Secular Service on MLK Day

Martin Luther King Jr. was many things—influential leader of civil rights, advocate for social justice, and also famously a reverend. Born to a father who was a Baptist minister and a mother who was a choir leader at church, King grew up singing songs of praise, and later drew many of his ethical principles from Christian teachings as a minister and an activist.

Humanists celebrate King for his sense of balance and reason, which enabled him to transcend borders and preach to people what the fight for equality takes. His efforts to advance civil rights and social justice—proudly remembered as non-violent protests—remain a turning point in American history and shaped the lives of many black Americans. Above all, King was a leader who believed that freedom and justice are truly for all and carried out his vision.

King was hardly a passive Christian and openly criticized religion’s support of discriminatory practices, once agreeing with the Supreme Court’s decision to rule the school prayer as unconstitutional, saying that, “In a pluralistic society such as ours, who is to determine what prayer shall be spoken, and by whom?” King was also not hesitant to call out organized religions the minute they use faith as a tool for political gains. He was open to the more cosmopolitan idea of what could band societies together, saying that, “If we are to have peace on earth, our loyalties must become ecumenical rather than sectional. Our loyalties must transcend our race, our tribe, our class, and our nation; and this means we must develop a world perspective.”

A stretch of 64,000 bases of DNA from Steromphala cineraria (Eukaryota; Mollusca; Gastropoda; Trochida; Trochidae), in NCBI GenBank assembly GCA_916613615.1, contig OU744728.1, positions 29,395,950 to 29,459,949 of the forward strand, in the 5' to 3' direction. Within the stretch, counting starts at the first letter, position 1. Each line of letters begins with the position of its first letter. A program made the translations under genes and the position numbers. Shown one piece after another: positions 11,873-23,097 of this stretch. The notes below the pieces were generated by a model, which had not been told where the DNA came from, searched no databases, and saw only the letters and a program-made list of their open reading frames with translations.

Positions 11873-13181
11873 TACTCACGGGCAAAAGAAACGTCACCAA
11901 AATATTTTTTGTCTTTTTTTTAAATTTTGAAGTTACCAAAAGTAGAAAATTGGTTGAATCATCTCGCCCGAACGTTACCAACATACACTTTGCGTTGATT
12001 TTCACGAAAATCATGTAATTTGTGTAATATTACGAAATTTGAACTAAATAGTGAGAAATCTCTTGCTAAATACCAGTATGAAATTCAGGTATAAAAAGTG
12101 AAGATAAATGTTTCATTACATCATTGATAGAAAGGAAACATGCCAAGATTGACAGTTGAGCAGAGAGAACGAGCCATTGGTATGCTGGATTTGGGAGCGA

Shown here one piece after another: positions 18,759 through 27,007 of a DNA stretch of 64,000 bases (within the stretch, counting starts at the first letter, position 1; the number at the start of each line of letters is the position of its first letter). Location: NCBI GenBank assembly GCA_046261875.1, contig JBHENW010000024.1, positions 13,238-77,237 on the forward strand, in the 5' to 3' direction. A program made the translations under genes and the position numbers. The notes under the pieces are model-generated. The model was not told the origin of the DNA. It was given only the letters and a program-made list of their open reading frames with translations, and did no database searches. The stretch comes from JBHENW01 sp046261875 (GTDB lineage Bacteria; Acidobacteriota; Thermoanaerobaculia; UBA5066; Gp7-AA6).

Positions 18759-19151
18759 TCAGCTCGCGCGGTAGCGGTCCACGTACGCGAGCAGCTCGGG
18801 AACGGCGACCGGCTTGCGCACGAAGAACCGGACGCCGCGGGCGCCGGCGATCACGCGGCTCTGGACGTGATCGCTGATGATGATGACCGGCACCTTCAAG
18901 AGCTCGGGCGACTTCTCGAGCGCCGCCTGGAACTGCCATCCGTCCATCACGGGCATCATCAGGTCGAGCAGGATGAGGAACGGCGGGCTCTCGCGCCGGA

Decades after King’s death, his legacy lives on. And it’s more relevant now than ever. To this day, threats against race, religion, class, and sexuality still surface—and we are pressed with the need to resolve these issues and advocate civil rights for all.

On MLK Day, we strongly urge you to be of service to others. Reach out to people and communities who need your help or charity, and participate in movements that advocate for the basic human rights of those who may need the support the most.

In line with this, student chapters of the Secular Student Alliance are organizing and participating in community service projects in their local communities. Secular or spiritual, together, let us put MLK’s legacy into action and give back to the community.

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